She's gotten used to being both mother and father in the three years since her husband died, hauling her sons to birthday parties and Little League games, reminding them to say "please" and "thank you," encouraging them to take risks when they can.
She was being a mom that day, when she marched from the stands onto the field in the midst of her oldest son's baseball game. He was riding the bench again--an 11-year-old who didn't measure up in his coaches' eyes to his teammates on the field.
"Is he on this team or not?" Jeannie collared the coaches to ask, her voice rising, trembling with rage, loud enough for the other parents to hear. "If he's on this team, I want him off the bench and in the game--just like your son."
And his son and his son, she might have added, pointing out fathers in the stands.
"My son," she said, lowering her voice to a raspy whisper, "has already been kicked in the shins by life. He doesn't have a father. And I expect you--all of you--to make that up to him."
This is, you understand, a particularly hard time of year for kids like mine, like Jeannie's, kids without dads.
It's a time when they're held hostage by Father's Day hoopla, bombarded by images of life with dad as a perpetual series of inspirational moments and unbridled good times. A time when what they're missing looms large in the lives of their mothers, as well.
In school, they're busy making bookends and tie racks, designing sculptures and composing poems: "What my father means to me. . . ."
Called upon to write an inscription on her Father's Day card, my daughter sits and struggles for something to say. "Who're you making yours for?" a classmate asks, in a voice loud enough for others to hear. "Since you don't have a father."
"You can give it to an uncle," her teacher suggests, leaning in close enough to see tears fill my daughter's eyes. "Or your grandfather. Or a family friend."
Good advice, kindly conveyed--yet, I want to punch that teacher, slap that child, rush through the stores sweeping every Father's Day gift and display to the floor.
Instead, I go around with a lump in my throat, wishing there were some way to wipe this holiday from the calendar, some way to shield my daughters from the painful truth it represents, or at least make up for the loss they've endured.
Call it affirmative action for fatherless kids . . . the notion that any child unfortunate enough to lose a dad is entitled to some sort of compensation from the fathers of the world.
It's all Jeannie was asking at that baseball game: Don't let my child be forgotten, be lost in the shuffle; give him a chance to feel what your kids feel. He deserves that, and more, after what he's gone through.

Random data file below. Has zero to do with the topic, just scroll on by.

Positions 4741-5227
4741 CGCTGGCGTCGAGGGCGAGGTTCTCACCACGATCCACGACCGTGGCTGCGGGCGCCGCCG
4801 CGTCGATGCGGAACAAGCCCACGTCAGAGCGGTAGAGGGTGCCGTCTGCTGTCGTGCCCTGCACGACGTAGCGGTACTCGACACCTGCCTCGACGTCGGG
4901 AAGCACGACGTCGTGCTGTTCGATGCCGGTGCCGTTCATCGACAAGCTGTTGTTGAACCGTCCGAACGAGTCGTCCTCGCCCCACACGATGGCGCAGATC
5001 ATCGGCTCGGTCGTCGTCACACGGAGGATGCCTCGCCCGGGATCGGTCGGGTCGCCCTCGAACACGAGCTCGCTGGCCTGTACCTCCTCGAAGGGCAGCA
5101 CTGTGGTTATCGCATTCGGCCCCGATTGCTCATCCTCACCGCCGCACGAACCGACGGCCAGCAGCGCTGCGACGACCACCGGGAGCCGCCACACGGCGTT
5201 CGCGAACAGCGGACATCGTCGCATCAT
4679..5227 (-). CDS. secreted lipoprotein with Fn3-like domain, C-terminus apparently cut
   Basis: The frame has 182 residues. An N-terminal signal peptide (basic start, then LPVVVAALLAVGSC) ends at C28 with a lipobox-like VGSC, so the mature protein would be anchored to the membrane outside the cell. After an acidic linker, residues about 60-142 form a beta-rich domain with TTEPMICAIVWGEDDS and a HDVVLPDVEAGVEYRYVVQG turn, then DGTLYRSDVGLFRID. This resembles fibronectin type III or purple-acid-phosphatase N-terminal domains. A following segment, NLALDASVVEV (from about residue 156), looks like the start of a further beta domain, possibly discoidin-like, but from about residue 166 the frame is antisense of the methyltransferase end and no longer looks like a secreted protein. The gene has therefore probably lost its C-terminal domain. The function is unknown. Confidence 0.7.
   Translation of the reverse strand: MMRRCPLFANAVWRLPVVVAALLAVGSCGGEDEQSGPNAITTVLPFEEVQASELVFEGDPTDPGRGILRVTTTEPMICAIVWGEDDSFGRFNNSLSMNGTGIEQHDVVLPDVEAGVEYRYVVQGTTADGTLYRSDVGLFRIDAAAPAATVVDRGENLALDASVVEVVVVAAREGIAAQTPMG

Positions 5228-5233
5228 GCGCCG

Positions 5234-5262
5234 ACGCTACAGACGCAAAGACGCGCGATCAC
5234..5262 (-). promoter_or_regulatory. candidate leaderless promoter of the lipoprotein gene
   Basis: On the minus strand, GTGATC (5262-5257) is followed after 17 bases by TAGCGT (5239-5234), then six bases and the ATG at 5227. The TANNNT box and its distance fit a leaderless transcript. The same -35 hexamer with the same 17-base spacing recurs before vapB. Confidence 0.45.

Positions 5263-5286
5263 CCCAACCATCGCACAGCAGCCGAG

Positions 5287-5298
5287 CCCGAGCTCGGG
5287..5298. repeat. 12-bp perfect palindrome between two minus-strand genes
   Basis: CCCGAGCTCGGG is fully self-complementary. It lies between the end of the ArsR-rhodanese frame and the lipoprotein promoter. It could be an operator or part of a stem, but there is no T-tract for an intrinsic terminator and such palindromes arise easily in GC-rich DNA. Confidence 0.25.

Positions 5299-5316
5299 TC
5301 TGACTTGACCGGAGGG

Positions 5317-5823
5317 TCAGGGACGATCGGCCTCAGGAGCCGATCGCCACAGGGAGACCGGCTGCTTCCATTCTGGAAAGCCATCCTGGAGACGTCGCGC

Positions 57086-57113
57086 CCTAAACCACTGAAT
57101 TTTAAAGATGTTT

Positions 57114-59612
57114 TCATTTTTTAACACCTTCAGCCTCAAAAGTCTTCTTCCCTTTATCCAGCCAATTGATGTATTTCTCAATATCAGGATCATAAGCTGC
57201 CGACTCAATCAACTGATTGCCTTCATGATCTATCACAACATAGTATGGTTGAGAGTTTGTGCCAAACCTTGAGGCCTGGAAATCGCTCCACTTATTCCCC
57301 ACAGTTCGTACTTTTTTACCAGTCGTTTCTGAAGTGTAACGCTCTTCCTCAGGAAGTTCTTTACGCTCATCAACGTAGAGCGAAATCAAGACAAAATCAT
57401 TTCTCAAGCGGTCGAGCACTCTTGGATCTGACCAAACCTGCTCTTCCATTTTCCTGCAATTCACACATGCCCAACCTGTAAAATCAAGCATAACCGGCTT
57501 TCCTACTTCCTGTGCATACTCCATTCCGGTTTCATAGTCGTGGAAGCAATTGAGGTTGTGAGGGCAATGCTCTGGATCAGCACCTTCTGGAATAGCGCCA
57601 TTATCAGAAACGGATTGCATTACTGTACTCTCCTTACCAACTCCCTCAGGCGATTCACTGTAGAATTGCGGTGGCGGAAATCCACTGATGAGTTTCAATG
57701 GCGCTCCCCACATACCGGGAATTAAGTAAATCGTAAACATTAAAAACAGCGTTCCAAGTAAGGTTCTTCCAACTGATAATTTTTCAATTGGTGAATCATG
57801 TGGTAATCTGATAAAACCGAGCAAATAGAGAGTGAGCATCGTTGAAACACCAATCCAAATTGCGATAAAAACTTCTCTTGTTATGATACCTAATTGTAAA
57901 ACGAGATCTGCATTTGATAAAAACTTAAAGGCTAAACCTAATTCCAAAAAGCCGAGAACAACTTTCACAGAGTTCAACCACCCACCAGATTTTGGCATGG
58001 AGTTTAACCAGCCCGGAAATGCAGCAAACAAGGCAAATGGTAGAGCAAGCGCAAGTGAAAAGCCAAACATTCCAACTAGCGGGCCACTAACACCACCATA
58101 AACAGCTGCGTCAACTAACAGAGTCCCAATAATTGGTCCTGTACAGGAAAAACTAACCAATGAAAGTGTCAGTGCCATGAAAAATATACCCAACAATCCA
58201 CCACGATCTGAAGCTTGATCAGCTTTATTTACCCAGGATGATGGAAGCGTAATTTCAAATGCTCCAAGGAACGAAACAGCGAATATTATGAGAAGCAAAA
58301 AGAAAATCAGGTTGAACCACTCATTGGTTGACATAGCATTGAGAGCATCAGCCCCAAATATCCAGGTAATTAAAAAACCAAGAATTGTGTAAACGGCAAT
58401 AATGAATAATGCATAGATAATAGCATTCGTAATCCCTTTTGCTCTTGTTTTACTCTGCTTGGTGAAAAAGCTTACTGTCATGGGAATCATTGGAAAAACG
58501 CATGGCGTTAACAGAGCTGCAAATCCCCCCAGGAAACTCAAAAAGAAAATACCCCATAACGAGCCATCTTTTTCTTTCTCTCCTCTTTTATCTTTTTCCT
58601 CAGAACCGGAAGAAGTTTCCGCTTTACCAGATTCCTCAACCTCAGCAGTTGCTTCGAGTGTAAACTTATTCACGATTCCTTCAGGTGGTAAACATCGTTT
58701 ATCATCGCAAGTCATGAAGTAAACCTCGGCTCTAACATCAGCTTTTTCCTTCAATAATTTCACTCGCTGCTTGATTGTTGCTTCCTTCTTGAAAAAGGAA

There is only so much that a mother can do.
My children, if they could, would hide their loss from others' sight.
"My father's away on a business trip," one daughter tells friends who do not know the truth. She seeks to blend in, to be like everyone else.
Another drags out memories of a man she barely knew--a dad of mythic proportions, who drove a Porsche, ran a marathon, once chased down and wrestled a neighborhood thief. As if that could make reality match the fantasies she weaves.
I have my own way of coping, though it's as powerless as theirs to replace the missing piece of our lives.
Unlike my kids, I talk about their father to everyone I meet. But until Jeannie told me her baseball field tale, I never had been able to understand why.
While my children seek to make peace with their past, their mother seeks justice on their behalf. I've never been as brave as Jeannie--to blurt out the demand outright. But each year, as new sports seasons dawn, I introduce myself to coaches with this awkward monologue--part apology, part plea: "I know her dribbling's not the best. . . . Her father died when she was young, you know."
They never quite know how to react--they mumble words of sympathy, then ask that I get her to practice on time. My cheeks burn as I walk away. I feel stupid, humiliated. . . .
But I don't blame them. They're busy men--strangers to me--with jobs, kids of their own, sports teams to run. And what exactly do I want, anyway?
A village, maybe, to help raise my child.
A few days after her on-field outburst, the telephone rang at Jeannie's home. It was the father of a classmate from her son's school. Word of her tirade had traveled, it seemed.
He was taking his boy to the batting cage and wondered if her son might want to come along.
"Yes," she whispered. "Yes . . . thank you." When she hung up, she was choking back tears.
Sometimes it doesn't take a village. It just takes a dad. Even if it's someone else's dad.